Energy Economy

US Summer Gasoline Prices Projected at 11-Year Low

Los Angeles
Source: Thinkstock
The U.S. Energy Information Administration (EIA) released its latest update to the Short-Term Energy Outlook on Tuesday morning, and the latest revisions to the agency’s estimates spell good news for drivers and less-good news for crude oil producers.

According to the EIA, pump prices for the summer driving season (April through September) are expected to average $2.45 a gallon, compared with $3.59 a gallon in the same period last year. That calculates to year-over-year savings of $700 per household, and the lowest spending on motor fuel in the past 11 years.

The EIA is forecasting an average per barrel price for West Texas Intermediate (WTI) crude $52.48 in 2015, down from an average of $93.26 in 2014. The 2015 price for a barrel of Brent crude is now estimated at $59.32, down from $99 a barrel in 2014. For 2016 the EIA forecasts the WTI price at $70 a barrel and the Brent price at $75.03 per barrel.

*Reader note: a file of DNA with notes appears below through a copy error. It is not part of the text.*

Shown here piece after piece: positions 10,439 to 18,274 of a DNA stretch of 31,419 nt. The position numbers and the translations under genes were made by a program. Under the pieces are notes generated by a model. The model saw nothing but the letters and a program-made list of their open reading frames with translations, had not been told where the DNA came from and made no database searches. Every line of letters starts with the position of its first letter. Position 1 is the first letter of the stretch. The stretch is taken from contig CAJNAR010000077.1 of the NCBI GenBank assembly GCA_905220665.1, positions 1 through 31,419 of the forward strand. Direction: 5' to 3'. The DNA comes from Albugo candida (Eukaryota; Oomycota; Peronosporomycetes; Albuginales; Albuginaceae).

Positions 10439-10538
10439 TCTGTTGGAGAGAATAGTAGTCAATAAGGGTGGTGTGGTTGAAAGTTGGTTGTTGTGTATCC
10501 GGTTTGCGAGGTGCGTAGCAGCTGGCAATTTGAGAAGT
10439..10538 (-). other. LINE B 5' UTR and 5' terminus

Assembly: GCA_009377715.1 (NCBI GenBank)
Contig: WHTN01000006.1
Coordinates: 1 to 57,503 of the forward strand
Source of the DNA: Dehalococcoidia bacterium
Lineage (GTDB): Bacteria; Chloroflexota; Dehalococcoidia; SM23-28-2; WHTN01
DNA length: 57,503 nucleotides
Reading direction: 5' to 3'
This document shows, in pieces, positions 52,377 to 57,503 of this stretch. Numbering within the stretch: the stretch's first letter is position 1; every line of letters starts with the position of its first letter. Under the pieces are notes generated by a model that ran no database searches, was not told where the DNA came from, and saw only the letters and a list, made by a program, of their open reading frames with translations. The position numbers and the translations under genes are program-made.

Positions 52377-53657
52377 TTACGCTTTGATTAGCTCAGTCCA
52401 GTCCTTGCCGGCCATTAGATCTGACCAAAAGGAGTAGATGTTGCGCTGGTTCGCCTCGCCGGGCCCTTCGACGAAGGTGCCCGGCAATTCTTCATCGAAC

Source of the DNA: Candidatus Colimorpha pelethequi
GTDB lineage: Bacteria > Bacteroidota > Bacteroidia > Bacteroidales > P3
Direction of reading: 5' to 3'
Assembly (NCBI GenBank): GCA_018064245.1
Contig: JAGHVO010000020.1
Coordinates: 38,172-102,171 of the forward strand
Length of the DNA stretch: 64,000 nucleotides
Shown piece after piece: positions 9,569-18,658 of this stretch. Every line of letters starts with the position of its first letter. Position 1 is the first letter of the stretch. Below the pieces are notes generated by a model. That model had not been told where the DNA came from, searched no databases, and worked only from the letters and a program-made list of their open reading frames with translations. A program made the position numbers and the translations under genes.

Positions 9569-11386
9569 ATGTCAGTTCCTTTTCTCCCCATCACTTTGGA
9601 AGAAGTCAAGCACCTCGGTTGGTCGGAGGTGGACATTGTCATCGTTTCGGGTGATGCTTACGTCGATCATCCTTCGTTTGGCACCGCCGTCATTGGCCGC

U.S. production is forecast to fall from 9.37 million barrels of crude oil per day in April and May to 9.33 million barrels a day in June. The EIA expects production to bottom out at 9.04 million barrels a day in September, before climbing in the final three months of this year. Production in 2016 bounces around from 9.17 million barrels a day in January to 9.68 million barrels a day in December.

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The potential lifting of sanctions against Iran could cut the baseline projection for crude oil prices by $5 to $15 a barrel below the levels in the EIA’s latest forecast. Iran is thought to have some 30 million barrels of crude in storage and could ramp up production by a minimum of 700,000 barrels a day by the end of 2016.

For oil producers, Iran’s return to the market could not come at a worse time. The EIA projects global inventory growth will drop from a million barrels a day in 2015 to just 100,000 barrels a day in 2016. The agency concludes that Iran could add half a million barrels a day to the global supply, putting more downward pressure on pricing.

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